When will each spring and early summer crop be finished harvest? You can calculate using the listed days to maturity, but we find that a mid-point check allows us to adjust for weather, later-than-planned planting, early bolting, or unexpectedly extended harvests.

Preparing the Ground for Fall Crops

Caring for the soil is even more important when growing 2 or 3 crops a year in the same area. Generously add compost and any other needed amendments before planting your fall crops. Keep plants growing fast and reduce risk of disease by providing regular and adequate moisture (at least 1 inch each week).

Season Extension

If you’ll be planting in cold frames, under row cover, or in a greenhouse, you can adjust your average last frost date backwards by two weeks or longer when calculating when to plant fall crops.

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Fermenting Vegetables

Lacto-fermentation is one of the safest methods of food preservation.  You don’t need a starter culture. It requires no electricity, though once created lacto-fermented products are best refrigerated. When you have a surplus of a particular vegetable from your garden, lacto-fermentation is an easy way to make use of it, the result being a delicious, probiotic, healthy condiment.  You can also ferment different vegetables together.  The basic idea is to submerge veggies in brine (saltwater with your choice of herbs and spices), and let it sit at room temperature for some time (from a couple days to a few months) until it reaches the degree of fermentation you prefer.

Ira mixes ingredients for kim chi

Sauerkraut and kimchi are some of the better known vegetable ferments.  Both of these are most often made in the fall, but can also be made in late spring.  And you can ferment your summer vegetables, too.  In our area, there’s still time to plant lots of these summer veggies, like cucumbers, summer squash, okra, and snap beans.  Vegetables can be fermented whole, in slices, or in chunks.  The size of pieces is up to you, as is the size of container.  Last year I did a post about fermented green tomato “olives.”A few simple guidelines keep harmful microorganisms from growing in these ferments, and help beneficial microorganisms to grow there.

  1. Use raw veggies.  They have microbes and enzymes that help the process get started.  Cooking destroys the enzymes and kills the good microbes as well as the bad.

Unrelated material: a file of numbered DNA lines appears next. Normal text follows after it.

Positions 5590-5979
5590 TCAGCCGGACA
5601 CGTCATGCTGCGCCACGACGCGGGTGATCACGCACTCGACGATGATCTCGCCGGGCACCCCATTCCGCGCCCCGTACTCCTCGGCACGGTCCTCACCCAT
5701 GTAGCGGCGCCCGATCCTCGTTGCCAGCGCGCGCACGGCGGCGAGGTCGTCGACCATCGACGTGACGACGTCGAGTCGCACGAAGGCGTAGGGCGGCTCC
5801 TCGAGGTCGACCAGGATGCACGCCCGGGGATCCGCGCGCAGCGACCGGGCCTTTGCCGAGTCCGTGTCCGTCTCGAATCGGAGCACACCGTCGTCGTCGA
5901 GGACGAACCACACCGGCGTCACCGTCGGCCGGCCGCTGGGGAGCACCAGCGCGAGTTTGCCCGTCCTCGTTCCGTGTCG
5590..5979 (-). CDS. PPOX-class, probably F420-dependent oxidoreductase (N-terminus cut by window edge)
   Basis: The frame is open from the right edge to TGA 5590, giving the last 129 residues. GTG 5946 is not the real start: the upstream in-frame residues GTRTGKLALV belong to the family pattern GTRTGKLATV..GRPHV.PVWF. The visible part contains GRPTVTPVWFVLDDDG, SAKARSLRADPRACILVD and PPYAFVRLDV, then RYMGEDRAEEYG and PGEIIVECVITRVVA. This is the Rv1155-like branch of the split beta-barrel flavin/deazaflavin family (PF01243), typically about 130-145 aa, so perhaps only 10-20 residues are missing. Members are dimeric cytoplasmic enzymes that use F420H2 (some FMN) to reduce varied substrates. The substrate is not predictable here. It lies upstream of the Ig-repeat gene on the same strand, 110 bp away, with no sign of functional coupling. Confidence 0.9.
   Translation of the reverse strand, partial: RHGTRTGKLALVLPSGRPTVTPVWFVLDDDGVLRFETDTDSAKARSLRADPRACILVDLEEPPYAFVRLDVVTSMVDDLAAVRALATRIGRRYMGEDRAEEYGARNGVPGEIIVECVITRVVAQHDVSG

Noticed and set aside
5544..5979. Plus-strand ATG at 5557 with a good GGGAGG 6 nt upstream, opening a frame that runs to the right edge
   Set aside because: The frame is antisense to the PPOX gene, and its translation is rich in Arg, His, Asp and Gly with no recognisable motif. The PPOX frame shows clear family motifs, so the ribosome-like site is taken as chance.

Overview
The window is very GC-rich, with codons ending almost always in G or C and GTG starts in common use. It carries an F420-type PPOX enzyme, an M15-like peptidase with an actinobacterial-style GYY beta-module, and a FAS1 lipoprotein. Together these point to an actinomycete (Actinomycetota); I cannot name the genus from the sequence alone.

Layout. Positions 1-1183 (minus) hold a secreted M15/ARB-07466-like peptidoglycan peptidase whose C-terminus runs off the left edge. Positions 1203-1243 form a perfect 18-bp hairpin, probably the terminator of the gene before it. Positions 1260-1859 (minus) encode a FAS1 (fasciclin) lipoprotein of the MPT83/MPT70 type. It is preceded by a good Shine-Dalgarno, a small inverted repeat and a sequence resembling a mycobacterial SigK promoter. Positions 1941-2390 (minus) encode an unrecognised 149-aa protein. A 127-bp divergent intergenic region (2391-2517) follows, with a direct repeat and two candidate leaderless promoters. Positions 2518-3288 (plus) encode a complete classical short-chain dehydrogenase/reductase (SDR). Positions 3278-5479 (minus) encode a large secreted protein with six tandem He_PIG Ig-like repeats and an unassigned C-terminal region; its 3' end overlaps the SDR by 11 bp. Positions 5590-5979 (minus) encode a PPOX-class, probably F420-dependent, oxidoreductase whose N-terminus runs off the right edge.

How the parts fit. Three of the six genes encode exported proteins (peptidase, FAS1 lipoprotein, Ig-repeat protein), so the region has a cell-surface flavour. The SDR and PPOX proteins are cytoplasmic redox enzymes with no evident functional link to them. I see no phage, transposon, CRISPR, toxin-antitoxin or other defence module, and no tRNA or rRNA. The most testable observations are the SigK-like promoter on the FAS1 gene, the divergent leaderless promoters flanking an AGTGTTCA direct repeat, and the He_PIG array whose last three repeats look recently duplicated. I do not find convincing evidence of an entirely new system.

2. Use salt.  It is possible to ferment vegetables without salt, but much easier with salt.  Salt kills many kinds of harmful microbes, but it lets lactobacilli and some other beneficial microbes grow.  The amount of salt depends largely on your taste.  Three tablespoons of salt per five pounds of veggies is one good ratio to try out.  We use sea salt in our ferments.
  3. Non-chlorinated water is best.  Chlorine kills good microbes along with bad ones. If your water is chlorinated – and especially if it’s heavily chlorinated – it’s a good idea to let it sit out overnight before using it in a vegetable ferment.  Or, bring it to a boil and let it cool.  Either of these methods will remove the chlorine from the water.
  4. Metal containers are not recommended.  Glass, ceramic, and food-grade plastic are all fine.
  5. Keep the veggies submerged.  A plate or a food-grade plastic bag full of water can be used to weigh the veggies down so they stay underwater.
  6. Keep flies out, while also letting gasses out.  We do this by fastening a cloth tightly over the top of the container.  Some people use airlocks – which let gasses out but not in – instead of cloth.  Microbes respire, and completely airtight containers can build up too much pressure.
  7. The warmer the temperature, the faster the ferment.  As it progresses, it gets stronger and more sour.  Taste your ferments regularly to see if they’ve reached the stage you think you’ll like the most.  Then, you can put them in the fridge to essentially stop the process.  (It will still progress very slowly.)
  8. If anything visibly grows on the top, skim off what you can.  You don’t have to get every last bit.  If you push any veggies that made contact with it under the surface, that helps ensure that any microorganisms unable to tolerate saltwater will die.  Some ferments, including fermented cucumber pickles, should be skimmed regularly.
  9. If it tastes bad, don’t eat it.  If you’ve followed all the above guidelines, this should be very rare.  I can’t recall a fermented vegetable that tasted bad, but if I had made one, I would throw it out.  (I will note, however, that my appreciation of fermented vegetables has grown with time.) Our bodies know a lot about what is good for them.

Fermenting mixed hot and spice peppers - from bottom to top, Chinese Five-Color, Aji Dulce, Fish, Trinidad, and a Thai Bird pepper we trialled.

Sandor Katz, author of Wild Fermentation and The Art of Fermentation, also created the Wild Fermentation website which includes a vegetable ferment support forum.  If you have something you want to ferment and you’re looking for more information about how to do it, the Wild Fermentation forums are a great place to look.  The same is true if you’re fermenting something and aren’t sure if it’s going fine or not.